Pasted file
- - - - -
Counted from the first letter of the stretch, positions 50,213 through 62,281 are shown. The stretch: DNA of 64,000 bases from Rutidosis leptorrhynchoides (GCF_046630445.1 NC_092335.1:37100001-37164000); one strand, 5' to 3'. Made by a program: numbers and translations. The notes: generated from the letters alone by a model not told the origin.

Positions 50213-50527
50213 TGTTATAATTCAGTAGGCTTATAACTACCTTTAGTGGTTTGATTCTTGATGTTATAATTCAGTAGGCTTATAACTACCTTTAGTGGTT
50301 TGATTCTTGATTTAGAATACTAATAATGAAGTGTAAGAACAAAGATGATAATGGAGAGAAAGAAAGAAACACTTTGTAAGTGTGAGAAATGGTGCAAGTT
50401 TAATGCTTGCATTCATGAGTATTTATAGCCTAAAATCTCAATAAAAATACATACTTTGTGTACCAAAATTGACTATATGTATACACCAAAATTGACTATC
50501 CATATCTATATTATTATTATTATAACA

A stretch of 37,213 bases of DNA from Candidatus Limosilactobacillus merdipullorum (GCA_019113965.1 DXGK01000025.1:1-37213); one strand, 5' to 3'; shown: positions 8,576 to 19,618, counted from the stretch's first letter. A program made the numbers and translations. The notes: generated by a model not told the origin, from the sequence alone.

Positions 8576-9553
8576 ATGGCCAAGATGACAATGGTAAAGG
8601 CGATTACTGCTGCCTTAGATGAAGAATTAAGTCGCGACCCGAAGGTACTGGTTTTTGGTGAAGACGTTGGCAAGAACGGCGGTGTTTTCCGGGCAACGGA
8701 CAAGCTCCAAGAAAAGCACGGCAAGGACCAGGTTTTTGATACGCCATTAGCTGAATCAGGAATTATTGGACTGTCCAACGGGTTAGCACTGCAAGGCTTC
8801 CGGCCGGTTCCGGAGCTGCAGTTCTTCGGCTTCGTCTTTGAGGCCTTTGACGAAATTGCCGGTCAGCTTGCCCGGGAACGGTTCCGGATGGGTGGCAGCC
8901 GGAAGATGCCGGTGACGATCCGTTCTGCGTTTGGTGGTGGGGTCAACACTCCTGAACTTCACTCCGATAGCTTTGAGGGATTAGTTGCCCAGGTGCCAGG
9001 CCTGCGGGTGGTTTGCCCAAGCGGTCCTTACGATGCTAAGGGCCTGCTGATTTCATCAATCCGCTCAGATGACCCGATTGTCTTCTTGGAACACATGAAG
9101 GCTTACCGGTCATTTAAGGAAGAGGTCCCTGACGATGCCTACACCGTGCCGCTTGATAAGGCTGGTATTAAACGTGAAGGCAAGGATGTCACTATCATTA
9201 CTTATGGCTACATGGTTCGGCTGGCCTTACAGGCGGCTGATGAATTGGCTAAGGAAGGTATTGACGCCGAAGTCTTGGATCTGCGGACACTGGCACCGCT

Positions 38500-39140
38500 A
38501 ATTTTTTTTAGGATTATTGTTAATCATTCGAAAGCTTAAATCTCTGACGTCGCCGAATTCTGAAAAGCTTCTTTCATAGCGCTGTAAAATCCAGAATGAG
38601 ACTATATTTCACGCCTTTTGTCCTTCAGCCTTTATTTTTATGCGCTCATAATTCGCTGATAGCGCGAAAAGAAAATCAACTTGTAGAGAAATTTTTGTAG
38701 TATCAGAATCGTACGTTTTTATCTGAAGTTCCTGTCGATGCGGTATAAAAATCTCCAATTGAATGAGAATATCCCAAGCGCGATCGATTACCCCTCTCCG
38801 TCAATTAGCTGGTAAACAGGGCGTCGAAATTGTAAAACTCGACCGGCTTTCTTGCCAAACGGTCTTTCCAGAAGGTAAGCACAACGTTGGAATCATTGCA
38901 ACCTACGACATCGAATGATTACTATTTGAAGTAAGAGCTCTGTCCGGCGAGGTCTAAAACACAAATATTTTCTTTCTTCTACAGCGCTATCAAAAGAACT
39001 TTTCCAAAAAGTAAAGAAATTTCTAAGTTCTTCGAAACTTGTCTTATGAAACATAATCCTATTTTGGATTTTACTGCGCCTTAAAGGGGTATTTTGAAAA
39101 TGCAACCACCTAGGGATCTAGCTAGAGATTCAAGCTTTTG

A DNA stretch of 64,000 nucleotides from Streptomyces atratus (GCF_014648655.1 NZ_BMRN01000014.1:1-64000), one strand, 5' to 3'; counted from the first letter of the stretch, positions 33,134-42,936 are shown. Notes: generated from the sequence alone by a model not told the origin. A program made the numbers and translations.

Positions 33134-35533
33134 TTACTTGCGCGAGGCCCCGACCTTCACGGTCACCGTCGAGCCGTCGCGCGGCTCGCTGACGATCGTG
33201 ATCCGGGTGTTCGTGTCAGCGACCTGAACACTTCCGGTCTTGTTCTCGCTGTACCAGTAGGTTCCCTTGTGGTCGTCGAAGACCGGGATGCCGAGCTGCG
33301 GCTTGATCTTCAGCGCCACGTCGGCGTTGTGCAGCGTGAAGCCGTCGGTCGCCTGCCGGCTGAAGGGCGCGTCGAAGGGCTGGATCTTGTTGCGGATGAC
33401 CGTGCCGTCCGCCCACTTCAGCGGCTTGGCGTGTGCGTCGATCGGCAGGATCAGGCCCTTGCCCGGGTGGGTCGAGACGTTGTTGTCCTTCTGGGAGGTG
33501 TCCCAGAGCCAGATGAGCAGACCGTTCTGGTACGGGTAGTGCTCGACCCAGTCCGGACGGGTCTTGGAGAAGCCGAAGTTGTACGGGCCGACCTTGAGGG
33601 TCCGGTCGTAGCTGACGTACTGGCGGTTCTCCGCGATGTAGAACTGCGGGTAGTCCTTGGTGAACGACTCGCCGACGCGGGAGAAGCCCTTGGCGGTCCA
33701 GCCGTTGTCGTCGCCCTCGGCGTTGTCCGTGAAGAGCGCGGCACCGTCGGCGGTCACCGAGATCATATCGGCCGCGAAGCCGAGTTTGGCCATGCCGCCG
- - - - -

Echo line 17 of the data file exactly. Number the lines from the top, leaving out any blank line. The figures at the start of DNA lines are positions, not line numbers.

Positions 38500-39140